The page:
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I am prone to mild depression (or just excessive melancholy as I like to call it) and I get incredibly anxious though I havent officially been diagnosed I suppose, but I'd say I function normally as observed by 99.9% of the population. Its sort of funny because my boyfriend even told me that before he knew be better and before I opened up to him, he thought I was perfectly happy all the time and to know that I wasnt anywhere near that actually attracted him more to me. Its sort of odd, but I see where it comes from because I dont LIKE other people's problems, I just want to help them, and am satisfied when I make them happy or help them out.
 

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People who project their damaged-ness are looking for a fixer or someone to need. Sadly, most of us tend to fit that description. When analyzing relationships, you just have to be cold. Pros and cons. If it's hurting you, get out.

I tend to find that I want to fix people. Being needed irritates me, because I like being self-sufficient and I expect my future mate to be like that as well. If someone needs me (family excepted) it means that they aren't functioning properly on their own. <----- not healthy.
 

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Discussion Starter · #8 ·
Just try not to frame it in your mind like you're the "healthy" one and she isn't. We all have issues, we've all been knocked around by life. Also, avoid thinking you can make things all better.
I'm aware I'm not perfect, I've just noticed that I've been becoming increasingly attracted to people that are.... differently normal.

People who project their damaged-ness are looking for a fixer or someone to need. Sadly, most of us tend to fit that description. When analyzing relationships, you just have to be cold. Pros and cons. If it's hurting you, get out.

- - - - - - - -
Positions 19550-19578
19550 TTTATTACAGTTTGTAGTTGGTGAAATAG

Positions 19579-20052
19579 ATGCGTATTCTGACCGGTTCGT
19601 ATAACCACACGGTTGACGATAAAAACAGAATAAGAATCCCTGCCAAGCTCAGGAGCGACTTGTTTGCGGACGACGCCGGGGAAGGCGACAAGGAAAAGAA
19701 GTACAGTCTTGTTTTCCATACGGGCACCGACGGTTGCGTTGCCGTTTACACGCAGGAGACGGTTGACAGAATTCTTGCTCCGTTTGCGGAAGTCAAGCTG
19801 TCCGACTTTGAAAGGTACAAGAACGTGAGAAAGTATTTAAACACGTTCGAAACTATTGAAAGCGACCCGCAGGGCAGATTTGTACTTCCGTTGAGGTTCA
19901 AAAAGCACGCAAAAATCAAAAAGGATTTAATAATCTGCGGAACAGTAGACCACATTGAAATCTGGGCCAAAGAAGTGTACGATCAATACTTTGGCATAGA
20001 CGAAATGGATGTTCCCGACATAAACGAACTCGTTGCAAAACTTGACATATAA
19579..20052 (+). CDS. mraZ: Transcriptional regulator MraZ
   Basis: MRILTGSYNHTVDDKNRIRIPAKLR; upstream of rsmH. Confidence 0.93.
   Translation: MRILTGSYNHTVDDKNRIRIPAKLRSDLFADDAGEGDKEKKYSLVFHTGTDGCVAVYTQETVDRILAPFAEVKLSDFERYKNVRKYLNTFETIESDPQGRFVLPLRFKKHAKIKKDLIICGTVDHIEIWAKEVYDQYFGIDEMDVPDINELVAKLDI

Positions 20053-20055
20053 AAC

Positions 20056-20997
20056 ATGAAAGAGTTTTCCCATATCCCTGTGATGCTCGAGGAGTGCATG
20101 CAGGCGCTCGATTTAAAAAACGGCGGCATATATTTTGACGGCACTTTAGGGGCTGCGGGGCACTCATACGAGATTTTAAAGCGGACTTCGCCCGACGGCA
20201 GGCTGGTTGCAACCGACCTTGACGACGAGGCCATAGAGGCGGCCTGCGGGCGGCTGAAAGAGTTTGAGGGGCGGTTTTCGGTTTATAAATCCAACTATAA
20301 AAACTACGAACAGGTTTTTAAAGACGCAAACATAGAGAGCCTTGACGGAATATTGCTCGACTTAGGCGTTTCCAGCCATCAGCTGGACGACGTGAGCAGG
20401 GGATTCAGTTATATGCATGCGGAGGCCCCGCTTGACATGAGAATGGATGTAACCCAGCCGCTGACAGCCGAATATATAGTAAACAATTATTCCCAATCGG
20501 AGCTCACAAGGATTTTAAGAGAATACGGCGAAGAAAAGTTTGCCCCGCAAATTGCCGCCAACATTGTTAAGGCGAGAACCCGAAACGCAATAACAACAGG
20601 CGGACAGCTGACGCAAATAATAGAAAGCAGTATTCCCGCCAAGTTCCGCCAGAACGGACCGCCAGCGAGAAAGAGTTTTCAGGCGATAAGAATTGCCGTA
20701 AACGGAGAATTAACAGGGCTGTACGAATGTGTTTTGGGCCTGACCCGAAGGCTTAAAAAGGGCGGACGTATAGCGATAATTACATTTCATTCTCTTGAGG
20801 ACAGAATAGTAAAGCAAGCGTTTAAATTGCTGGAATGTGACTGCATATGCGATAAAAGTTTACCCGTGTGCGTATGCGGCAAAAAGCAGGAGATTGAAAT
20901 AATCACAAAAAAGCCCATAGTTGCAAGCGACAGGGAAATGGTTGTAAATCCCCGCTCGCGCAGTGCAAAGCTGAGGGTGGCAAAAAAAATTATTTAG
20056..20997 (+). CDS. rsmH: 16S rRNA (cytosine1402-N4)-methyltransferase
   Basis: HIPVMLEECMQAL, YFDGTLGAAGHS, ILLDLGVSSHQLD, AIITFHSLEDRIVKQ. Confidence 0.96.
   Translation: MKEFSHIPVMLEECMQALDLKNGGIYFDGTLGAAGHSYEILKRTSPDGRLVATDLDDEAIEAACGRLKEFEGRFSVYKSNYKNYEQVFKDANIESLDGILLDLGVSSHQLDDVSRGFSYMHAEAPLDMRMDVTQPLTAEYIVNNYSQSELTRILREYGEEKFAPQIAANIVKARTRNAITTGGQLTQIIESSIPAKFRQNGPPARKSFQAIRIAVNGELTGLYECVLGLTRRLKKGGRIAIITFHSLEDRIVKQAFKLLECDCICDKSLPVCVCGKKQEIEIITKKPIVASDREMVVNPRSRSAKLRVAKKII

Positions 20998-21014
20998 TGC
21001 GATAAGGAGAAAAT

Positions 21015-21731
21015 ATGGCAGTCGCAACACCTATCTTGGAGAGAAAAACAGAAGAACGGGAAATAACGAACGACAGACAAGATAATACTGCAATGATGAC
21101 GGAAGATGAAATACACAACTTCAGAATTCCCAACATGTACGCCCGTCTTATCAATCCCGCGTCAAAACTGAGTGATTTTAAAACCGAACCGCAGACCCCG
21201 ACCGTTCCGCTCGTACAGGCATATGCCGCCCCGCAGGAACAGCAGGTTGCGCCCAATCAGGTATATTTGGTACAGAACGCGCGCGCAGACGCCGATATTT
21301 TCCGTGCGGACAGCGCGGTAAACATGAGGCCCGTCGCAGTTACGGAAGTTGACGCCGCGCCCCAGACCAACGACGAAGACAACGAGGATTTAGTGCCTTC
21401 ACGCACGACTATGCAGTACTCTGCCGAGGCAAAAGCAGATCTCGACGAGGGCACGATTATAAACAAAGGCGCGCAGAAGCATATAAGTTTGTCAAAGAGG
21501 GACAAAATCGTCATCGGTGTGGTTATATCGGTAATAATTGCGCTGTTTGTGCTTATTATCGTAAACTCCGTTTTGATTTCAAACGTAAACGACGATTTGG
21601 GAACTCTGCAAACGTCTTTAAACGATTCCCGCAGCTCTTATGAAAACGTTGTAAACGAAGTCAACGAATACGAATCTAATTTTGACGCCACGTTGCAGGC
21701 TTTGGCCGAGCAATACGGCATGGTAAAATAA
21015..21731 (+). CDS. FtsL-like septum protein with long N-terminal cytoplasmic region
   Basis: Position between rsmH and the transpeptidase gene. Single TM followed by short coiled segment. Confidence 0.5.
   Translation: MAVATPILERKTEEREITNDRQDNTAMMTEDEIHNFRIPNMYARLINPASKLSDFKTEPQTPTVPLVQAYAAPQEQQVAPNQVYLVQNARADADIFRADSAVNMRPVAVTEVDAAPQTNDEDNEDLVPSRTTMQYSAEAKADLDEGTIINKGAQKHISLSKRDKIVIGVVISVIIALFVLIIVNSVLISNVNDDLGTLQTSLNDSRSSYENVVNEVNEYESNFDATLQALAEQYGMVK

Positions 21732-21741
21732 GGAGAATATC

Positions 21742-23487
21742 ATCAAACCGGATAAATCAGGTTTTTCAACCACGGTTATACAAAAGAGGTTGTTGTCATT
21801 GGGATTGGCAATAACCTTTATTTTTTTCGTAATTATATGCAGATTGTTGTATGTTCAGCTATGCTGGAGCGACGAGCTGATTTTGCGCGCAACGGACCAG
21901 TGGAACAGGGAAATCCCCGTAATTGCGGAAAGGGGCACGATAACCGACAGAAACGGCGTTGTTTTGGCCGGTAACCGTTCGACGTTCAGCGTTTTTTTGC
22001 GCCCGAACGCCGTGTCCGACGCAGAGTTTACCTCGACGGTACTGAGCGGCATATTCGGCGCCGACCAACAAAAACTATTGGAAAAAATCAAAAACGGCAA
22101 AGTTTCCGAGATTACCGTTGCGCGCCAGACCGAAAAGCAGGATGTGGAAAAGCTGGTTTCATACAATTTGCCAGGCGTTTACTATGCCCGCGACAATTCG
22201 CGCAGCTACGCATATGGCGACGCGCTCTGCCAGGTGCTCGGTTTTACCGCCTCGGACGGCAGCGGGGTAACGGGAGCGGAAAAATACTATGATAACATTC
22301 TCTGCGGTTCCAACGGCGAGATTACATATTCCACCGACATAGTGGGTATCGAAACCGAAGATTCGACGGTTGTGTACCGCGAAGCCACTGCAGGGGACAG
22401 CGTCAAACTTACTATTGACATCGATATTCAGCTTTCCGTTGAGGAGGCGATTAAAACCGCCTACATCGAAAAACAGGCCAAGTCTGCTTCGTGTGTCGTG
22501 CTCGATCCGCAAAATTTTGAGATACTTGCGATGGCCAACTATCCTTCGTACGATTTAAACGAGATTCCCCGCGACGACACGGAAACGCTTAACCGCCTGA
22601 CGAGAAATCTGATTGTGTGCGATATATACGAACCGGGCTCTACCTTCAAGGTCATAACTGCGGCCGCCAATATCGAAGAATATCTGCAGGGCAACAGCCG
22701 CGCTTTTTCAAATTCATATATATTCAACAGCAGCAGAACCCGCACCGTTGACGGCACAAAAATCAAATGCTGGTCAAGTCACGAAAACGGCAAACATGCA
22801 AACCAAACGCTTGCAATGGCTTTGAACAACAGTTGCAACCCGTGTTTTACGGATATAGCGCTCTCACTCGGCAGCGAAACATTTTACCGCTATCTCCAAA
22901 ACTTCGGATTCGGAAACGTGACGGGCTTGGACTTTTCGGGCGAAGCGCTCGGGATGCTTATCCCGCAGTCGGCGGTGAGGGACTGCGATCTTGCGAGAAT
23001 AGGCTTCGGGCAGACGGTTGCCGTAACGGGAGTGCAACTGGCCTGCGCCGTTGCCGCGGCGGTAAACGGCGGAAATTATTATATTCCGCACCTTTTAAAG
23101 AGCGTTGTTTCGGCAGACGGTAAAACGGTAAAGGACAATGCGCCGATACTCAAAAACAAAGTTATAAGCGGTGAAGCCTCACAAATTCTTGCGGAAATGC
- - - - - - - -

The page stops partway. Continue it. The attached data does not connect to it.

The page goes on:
Thats just it, its not hurting me at all. In fact I do love the girl I'm dating. I think she's amazing, and I love the fact that shes not entirely normal, because it means shes not like most of the other girls I know.

I think I need to be needed a little bit (odd for an INTP, I know), but I think I also find that people that fit the societal definition of mentally stable bore me.
 

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I've recently noticed that I've been becoming more and more attracted to damaged people.

My current girlfriend is on both anti depression and anti anxiety meds, she frequently has panic attacks and her relationship with her family is anything but normal, and she has a few other issues, and yet this makes her seem more appealing to me.

Normally, this would indicate I have some burning desire to fix people. I do not however, instead I find that I simply want to comfort.

Are there others out there like me?
I wouldn't say its the need to "fix", but rather to nurture

I feel i have this same problem. I attract, and am attracted to, guys with big emotoinal issues.

I would spend more time watching her and yourself, and make note of what and why you are actually attracted to in her. IF its specific things about her, then be comforted, but wary. If its the feeling of being with her, the experience of being with her, in a more vague sense, then just be wary.
 

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Maybe relationships seem more real to you when one of the people openly has problems. I used to find myself attracted to that but I think it's because of the way my family was. I thought broken people were more real, and with my experience I can relate to them easier because I've always had to play the fixing role.